Fears that the West Coast prawn fishing fleet could have days at sea cut by up to 15 per cent have been allayed today (Friday) as Marine Scotland announce a lesser cut of five per cent.
Concerns from local fishermen were highlighted in the Stornoway Gazette on April 4th as the industry continued to press Fisheries Minister Richard Lochhead to reject the radical cut which could put much of the fleet out of business and affect island processing jobs.
A statement from Mr Lochhead this afternoon said he had listened to the concerns of fishermen: “I have been meeting with fishermen from around the country to listen to their concerns. It is important for the west coast fishermen to have their time at sea to catch their prawn quotas. The situation with the Cod Recovery Plan is extremely frustrating. I have been calling for changes to be made and will continue to do so. We need greater flexibility to manage the fisheries that move around our coast and I believe these prawn boats, which catch so little cod and have already put in place their own conservation measures, should be exempted from cod controls altogether.
“This year’s allocations mean that some boats will experience a reduction of up to five per cent in the time at sea they have used in recent years. However I’m pleased that we are able to offer all skippers the opportunity to undertake paid science and research work. This will have the double benefit of making up potential income lost by vessels from a reduction in their time at sea while also giving us a better understanding of the fish stocks off the West Coast, allowing us to better manage a sustainable fishery for the future.”
The need to allocate days at sea comes from the EU’s dysfunctional Cod Recovery Plan (CRP) that controls vessels’ time at sea even when they catch very little cod. The Scottish Government has been continually calling for the CRP to be substantially amended. The Government will call for the European Commission to take action to:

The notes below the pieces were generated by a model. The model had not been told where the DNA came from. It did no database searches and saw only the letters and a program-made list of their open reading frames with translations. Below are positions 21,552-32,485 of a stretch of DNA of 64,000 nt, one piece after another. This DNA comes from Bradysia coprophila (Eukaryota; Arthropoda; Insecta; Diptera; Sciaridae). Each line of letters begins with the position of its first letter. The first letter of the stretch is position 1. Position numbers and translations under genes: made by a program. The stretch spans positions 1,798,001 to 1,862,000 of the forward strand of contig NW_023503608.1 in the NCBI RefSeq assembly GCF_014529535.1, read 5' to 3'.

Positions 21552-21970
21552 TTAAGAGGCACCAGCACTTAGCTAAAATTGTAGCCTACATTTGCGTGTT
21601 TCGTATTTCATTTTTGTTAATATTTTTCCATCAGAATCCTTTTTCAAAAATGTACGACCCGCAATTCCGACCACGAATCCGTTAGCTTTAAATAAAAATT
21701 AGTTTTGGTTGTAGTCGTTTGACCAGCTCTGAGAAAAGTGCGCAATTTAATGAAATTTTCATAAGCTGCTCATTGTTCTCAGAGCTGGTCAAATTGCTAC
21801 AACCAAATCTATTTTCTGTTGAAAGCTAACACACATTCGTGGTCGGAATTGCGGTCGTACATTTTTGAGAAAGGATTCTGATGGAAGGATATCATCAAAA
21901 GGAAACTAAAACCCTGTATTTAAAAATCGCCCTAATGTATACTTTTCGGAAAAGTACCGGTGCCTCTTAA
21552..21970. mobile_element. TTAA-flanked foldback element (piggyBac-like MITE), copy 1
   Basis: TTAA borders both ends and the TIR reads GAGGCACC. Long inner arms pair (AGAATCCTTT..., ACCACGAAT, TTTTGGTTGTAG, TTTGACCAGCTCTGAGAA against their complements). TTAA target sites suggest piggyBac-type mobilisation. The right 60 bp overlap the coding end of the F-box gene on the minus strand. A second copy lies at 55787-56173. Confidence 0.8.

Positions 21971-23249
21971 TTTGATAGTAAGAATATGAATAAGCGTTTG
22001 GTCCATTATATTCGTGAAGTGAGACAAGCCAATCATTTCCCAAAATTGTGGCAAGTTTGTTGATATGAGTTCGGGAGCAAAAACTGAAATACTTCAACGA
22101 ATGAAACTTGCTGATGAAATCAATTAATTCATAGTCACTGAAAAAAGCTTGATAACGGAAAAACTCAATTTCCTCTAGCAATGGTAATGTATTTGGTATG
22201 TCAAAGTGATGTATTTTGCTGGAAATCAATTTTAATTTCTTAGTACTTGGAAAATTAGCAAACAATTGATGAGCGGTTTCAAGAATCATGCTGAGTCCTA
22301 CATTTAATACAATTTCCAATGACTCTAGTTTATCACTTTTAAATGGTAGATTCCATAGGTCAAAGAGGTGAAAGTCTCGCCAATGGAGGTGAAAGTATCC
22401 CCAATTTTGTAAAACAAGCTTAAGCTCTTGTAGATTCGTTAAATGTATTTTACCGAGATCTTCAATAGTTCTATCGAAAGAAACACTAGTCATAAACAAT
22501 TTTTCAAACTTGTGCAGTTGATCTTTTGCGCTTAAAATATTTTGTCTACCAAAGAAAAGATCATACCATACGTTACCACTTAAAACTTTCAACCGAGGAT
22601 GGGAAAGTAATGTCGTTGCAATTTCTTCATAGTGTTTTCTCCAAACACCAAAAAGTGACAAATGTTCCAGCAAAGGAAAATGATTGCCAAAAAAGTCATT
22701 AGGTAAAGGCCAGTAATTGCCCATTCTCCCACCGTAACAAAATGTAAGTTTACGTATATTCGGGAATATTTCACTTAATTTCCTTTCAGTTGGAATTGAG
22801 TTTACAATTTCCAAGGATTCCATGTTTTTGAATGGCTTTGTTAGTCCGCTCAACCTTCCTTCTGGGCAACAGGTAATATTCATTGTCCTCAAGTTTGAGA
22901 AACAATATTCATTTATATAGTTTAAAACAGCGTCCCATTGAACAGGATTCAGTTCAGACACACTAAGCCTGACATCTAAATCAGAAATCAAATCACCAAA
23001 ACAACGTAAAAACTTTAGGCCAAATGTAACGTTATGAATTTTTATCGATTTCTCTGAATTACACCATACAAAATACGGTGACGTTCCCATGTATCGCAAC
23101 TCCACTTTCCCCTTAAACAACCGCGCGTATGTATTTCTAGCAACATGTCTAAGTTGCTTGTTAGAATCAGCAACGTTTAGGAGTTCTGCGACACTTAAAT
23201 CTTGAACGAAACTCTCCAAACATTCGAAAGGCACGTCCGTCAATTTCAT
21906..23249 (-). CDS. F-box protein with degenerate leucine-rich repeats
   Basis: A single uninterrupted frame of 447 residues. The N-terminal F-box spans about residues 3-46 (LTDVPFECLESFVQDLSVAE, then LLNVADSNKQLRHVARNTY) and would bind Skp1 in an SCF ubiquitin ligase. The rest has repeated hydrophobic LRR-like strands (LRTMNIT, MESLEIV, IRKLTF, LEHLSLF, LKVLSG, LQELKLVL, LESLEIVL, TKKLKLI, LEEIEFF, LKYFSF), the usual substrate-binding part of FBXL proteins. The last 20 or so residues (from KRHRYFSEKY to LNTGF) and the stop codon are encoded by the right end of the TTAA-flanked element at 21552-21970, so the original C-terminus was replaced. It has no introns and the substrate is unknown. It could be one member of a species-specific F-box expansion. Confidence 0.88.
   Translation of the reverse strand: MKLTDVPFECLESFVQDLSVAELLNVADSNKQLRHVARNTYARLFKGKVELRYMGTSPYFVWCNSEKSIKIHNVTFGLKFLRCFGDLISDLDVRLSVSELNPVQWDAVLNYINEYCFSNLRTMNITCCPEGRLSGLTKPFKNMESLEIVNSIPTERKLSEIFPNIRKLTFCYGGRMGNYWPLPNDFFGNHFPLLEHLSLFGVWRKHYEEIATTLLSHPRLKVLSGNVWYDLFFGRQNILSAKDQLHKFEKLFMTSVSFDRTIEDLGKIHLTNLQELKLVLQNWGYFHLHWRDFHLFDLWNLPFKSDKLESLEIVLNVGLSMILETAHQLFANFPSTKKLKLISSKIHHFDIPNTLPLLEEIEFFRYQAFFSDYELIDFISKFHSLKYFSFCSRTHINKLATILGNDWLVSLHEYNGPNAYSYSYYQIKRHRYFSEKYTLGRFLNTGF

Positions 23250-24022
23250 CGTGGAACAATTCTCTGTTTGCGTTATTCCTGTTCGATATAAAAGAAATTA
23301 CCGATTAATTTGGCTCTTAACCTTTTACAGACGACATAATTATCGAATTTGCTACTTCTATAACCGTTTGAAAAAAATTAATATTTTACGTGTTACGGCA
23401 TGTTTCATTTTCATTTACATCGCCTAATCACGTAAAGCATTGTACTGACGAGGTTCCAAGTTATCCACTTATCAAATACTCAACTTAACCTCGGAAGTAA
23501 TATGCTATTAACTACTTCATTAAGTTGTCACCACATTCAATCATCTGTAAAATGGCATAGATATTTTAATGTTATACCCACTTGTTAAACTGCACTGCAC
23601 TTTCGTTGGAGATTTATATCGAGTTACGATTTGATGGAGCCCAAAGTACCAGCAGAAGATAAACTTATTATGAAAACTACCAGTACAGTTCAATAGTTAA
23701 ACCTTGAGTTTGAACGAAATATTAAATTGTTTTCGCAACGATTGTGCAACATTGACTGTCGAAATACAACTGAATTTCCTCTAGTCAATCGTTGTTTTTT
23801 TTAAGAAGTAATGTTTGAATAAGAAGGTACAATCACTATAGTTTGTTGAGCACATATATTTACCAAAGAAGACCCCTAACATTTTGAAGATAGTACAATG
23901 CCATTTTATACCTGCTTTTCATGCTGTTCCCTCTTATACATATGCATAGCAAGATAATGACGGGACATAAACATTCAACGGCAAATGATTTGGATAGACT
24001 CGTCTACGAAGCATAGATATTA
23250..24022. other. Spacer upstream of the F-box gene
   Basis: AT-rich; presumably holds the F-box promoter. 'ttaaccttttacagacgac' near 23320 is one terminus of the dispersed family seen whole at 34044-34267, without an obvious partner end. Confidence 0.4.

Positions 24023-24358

* Allow for the swift exemption from time at sea controls for vessels that catch very little cod, particularly where fishers are able to document low catches;
* Remove the rigidities in the plan which prevent EU Member States from moving their allocations of time at sea between different sea areas so that days at sea can be better targeted on low cod impact fisheries.
Days at sea allocations for west coast prawn vessels will be equivalent to 95 per cent or more of the hours spent at sea on the west coast in 2009-2011, with a minimum rate of 110 days . The Scottish Government hopes to be able to return allocations to 100 per cent in 2014-2015 if uptake this year is managed as anticipated.
These allocations mean that nearly 70 per cent of the west coast prawn fleet will either continue to be exempt from days at sea altogether or will face no reduction. The remainder will face a reduction of no more than 5 per cent in their normal time.
The Government will also help skippers affected this year by reductions in time at sea. Skippers will be offered a new opportunity to become involved in paid science work connected to inshore fisheries and the marine environment on the west coast. This opportunity will be open to all skippers, but the Government hopes that the initiative will be of particular interest to skippers operating locally on the west coast by serving to make up income potentially lost from a reduction in their fishing time.
In relation to prawn fishing on the west coast, the allocation for each vessel based on the west coast will be a number of days equivalent 95 per cent of their average annual time at sea in 2009-11, with a minimum allocation of 110 days at sea.
Vessels based on the east coast will receive an allocation for west coast prawn fishing equivalent to 85 per cent of their time at sea in 2009-11, with no minimum allocation.
Scottish fishing vessels are able to count their time at sea in hours, so vessels going to fish for a day are able to use any hours unused in that day during a future voyage. If a voyage during a day takes 14 hours, for example, then 10 hours may be used on another occasion. A vessel receiving an allocation of 120 days, for example, in fact receives 2880 hours, which is equivalent to 205 fourteen hour voyages.
The increased use in 2012 was caused by an influx to the west coast of vessels normally more active in the North Sea. They moved because prawn fishing grounds in the North Sea were less abundant last year. In general, North Sea vessels are more able to go to the west coast than the other way around (because the west coast vessels are smaller, sometimes older and not always able to cope with conditions in the North Sea).